What struck me on this journey before I got to admire the band, is how my “clicking” with their sound had to undergo that process – starting with heavier, more direct forms of music, and gradually going for subtlety, complexity and more sophisticated sounds. I was drawn to their music at first, but what really hooked me were Neil’s lyrics. As I matured and started to question more philosophical and existential aspects of life, the tale of misfits and outcasts described in “Subdivisions” fit like a glove in my endless reflections. When my opinions and choices started to clash with those of my parents, “Entre Nous” and “Different Strings” provided comfort. In my first years as a professional, my constant questioning of my vocation and my abilities were fueled by the lyrics of “Hemispheres” and “Mission”. The first Rush album I bought upon release was “Test for Echo”, whose last song was a twist in the tale of Sisyphus, the legendary king of Corinth condemned eternally to repeatedly roll a heavy rock up a hill in Hades only to have it roll down again as it nears the top. What a gloomy metaphor for the corporate world that is! Ultimately, I realized that any Rush album, or any Rush song, for that matter, is a crash course in philosophy, existentialism and motivation.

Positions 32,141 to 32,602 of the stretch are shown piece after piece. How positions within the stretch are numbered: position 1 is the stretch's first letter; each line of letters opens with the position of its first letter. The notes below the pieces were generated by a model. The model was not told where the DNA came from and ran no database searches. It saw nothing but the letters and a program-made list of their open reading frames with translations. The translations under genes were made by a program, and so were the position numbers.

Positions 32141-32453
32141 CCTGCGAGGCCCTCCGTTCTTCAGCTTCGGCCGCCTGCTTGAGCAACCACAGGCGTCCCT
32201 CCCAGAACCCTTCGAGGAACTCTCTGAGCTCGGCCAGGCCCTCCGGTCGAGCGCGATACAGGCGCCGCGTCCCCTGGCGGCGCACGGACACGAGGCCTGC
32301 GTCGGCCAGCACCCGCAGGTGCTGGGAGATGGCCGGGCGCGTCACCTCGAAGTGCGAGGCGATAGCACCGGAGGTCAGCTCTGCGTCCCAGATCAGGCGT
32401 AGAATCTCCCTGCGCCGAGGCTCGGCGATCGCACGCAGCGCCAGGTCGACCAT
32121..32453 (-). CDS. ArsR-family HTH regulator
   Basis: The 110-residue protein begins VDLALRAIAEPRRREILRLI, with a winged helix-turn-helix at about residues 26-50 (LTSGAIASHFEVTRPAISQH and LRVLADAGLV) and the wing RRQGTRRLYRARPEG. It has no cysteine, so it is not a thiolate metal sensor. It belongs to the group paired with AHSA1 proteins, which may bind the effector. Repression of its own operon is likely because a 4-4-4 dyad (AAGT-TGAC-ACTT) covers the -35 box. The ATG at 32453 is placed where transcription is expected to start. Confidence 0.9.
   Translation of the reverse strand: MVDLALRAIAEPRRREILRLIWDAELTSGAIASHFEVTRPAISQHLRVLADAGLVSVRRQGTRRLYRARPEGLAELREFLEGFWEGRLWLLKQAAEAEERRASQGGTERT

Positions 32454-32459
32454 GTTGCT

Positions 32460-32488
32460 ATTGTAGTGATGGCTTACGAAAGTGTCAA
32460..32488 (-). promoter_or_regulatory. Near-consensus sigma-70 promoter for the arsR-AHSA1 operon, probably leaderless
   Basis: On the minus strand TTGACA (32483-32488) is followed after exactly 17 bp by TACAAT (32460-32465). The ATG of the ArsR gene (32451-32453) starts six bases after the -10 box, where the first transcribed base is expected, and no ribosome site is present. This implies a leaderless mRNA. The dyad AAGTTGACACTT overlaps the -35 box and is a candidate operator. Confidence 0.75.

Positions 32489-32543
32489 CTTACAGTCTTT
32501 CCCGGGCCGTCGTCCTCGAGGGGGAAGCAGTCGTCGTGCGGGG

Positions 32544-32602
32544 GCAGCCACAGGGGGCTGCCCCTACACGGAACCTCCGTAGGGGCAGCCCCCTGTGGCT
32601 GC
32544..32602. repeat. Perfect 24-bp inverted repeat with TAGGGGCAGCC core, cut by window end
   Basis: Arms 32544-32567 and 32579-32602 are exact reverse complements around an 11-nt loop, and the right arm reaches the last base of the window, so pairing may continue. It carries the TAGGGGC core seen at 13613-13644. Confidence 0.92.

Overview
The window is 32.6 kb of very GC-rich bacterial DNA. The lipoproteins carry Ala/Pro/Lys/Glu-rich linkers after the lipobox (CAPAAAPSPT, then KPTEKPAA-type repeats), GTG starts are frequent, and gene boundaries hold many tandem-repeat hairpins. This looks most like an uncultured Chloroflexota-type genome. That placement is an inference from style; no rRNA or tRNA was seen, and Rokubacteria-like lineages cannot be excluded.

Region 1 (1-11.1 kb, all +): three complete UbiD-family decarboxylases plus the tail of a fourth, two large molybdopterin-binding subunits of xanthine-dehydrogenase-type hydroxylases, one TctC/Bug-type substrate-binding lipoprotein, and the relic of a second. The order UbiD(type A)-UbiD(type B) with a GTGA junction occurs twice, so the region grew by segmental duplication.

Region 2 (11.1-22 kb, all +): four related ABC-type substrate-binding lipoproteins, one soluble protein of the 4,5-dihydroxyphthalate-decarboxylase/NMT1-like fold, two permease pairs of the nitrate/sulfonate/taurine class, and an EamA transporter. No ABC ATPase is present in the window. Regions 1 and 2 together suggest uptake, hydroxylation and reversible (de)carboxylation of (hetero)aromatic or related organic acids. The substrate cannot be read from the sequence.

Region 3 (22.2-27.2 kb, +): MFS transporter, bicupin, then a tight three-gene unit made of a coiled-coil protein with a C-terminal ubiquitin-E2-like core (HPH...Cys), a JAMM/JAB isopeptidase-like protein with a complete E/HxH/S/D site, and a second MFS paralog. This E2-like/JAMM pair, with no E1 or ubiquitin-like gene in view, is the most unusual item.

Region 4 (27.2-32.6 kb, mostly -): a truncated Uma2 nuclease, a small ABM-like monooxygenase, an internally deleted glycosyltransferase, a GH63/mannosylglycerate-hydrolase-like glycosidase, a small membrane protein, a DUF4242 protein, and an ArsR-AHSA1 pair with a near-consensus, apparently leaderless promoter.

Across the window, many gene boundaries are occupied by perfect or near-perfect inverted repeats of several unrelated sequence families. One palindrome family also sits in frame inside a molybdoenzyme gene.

One particular incident is worth mentioning here: I had serious self-esteem issues at one point in my life, and my dad took me to see a psychiatrist. He used more traditional methods but also Neuro-Linguistic Programming, and suggested the following exercise: “think of a person you admire deeply – not your mother of father – and imagine him or her giving you a compliment on what you think you do well”. Immediately, without blinking, I thought of Neil. I can’t quantify how much that influenced in my confidence improving, but that memory came back vividly upon Neil’s passing. Just like describe in an article published a few days ago, he was “the mental mentor I sought to please, whose approval I would interpret as success”.